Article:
A number of studies have outlined the differences between those with and without sarcopenia or obesity.
Wang, 2008Obesity and central obesity as risk factors for incident dementia and its subtypes: a systematic review and meta-analysis. 4 percent).For the 12-month period to October 2010, 89 percent of Pacific 2-year-olds were fully immunised, compared with 87 percent of European 2-year-olds.
The 2006 Census of Population and Dwellings showed that 35 percent of Pacific peoples had no qualifications, compared with 25 percent of all New Zealanders. Improvements in health can be achieved by improving educational performance and other social and economic circumstances. Pacific students express the importance of spiritual beliefs (57 percent) much more frequently than European students (20 percent) (Helu et al, 2009). The biggest thrill for me is when those ladies go away and continue with physical activity themselves.”Members of the group forged strong friendships and have continued to train together. Interestingly, the rate of parents ‘smoking at home’ was much lower than overall parental smoking rates, indicating that approximately half of Pacific families with smokers do not support smoking inside the house.Youth smoking rates are a key predictor of adult smoking behaviour, as taking up smoking early increases the risk of smoking-related diseases. Overall, Pacific adults experienced greater levels of harmful consequences subsequent to drinking and those who drank reported greater alcohol consumption (Huakau et al, 2005).According to the results of a 2003 Alcohol Advisory Council (ALAC) survey that looked at youth access to alcohol, Pacific young people are more likely to be non-drinkers compared with other ethnicities. Pacific young people are less likely to access sexual health services as they are concerned that others may find out (Ministry of Health, 2008i). Programmes with a strong community-support focus, including provision of transport to attend appointments, have also had a positive effect on cervical screening participation rates.Cost is recognised as a continued barrier and the Ministry of Health supports subsidised cervical screening for groups where the uptake of screening services is lower (H Lewis, personal communication, October 2010).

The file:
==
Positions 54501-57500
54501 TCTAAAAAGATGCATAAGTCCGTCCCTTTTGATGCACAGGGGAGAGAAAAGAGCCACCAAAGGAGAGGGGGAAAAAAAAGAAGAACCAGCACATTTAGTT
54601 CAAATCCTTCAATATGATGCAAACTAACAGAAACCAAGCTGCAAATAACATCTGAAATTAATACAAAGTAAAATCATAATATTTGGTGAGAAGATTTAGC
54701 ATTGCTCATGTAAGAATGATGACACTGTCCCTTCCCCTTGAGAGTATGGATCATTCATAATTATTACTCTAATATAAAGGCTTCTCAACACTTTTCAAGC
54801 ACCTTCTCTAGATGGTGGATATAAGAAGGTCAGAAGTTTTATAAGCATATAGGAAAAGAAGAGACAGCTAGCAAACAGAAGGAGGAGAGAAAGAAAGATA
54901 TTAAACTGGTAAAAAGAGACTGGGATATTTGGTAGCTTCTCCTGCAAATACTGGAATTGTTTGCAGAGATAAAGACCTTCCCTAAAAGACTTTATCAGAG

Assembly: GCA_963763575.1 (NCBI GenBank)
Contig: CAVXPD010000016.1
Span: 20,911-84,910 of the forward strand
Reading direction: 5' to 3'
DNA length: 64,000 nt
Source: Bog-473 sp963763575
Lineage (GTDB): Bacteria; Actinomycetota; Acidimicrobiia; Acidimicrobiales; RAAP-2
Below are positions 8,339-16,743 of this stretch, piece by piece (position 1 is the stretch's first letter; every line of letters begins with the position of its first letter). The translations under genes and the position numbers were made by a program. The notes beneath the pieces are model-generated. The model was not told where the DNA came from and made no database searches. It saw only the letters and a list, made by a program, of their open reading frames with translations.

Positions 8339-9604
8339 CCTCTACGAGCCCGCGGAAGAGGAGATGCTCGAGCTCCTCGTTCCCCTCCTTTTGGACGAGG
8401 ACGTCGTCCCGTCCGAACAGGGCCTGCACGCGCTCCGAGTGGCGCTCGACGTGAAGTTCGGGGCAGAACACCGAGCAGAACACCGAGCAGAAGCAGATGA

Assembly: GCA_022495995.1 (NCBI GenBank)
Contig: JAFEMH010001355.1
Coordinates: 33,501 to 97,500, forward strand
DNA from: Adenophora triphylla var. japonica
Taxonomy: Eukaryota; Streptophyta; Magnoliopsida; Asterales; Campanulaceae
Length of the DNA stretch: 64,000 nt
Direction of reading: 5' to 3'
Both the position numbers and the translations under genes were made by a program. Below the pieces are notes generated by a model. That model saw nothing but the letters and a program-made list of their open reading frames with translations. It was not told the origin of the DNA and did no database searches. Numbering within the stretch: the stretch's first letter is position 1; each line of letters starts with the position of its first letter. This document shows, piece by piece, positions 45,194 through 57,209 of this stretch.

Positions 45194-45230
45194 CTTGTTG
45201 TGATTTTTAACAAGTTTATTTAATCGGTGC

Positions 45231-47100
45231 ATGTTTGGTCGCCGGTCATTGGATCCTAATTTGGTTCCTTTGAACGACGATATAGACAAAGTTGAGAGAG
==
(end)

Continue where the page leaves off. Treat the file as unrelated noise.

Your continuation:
Similarly, medical insurance, which can allow more timely access to health care, is held by half as many Pacific (19 percent) as non-Pacific adults (38.
Exposure to these risk factors contributes to a greater incidence of chronic diseases (such as diabetes, stroke, and ischaemic heart disease) among Pacific peoples.
These measurements were taken by trained health technicians, using standardized measuring procedures and equipment.
The data for adolescents are of notable concern because overweight adolescents are at increased risk to become overweight adults.
Muscle mass develops up to the age of 20 and 30 years, and is relatively maintained throughout adult life. In one of the pivotal studies, 52 subjects matched obese elderly, non-obese frail, and non-obese, non-frail were evaluated on objective measures of functional status and health-related quality of life and differences in body composition (Villareal et al.
Wu, 2010Sarcopenia, cardiopulmonary fitness, and physical disability in community-dwelling elderly people.
The unemployment rate is higher for Pacific peoples (14.4 percent in the March 2010 quarter) than for any other ethnic group (Statistics NZ, 2010). This has been discussed in Education and Pacific peoples in New Zealand (Statistics NZ and Ministry of Pacific Island Affairs, 2010) and will be explored in a future report on economic development.
Voluntary work underpins a wide range of groups and organisations whose activities contribute to social well-being. The survey found that about two-thirds of Pacific young people (compared with just under half of young people overall) are non-drinkers (McMillen, Kalafatelis & De Bonnaire, 2004).
Appropriate sexual and reproductive health information needs to be made available by alternative means.The relatively low success rate of smoking cessation programmes among Pacific peoples may be related to the belief, held by a relatively large number of Pacific smokers (24.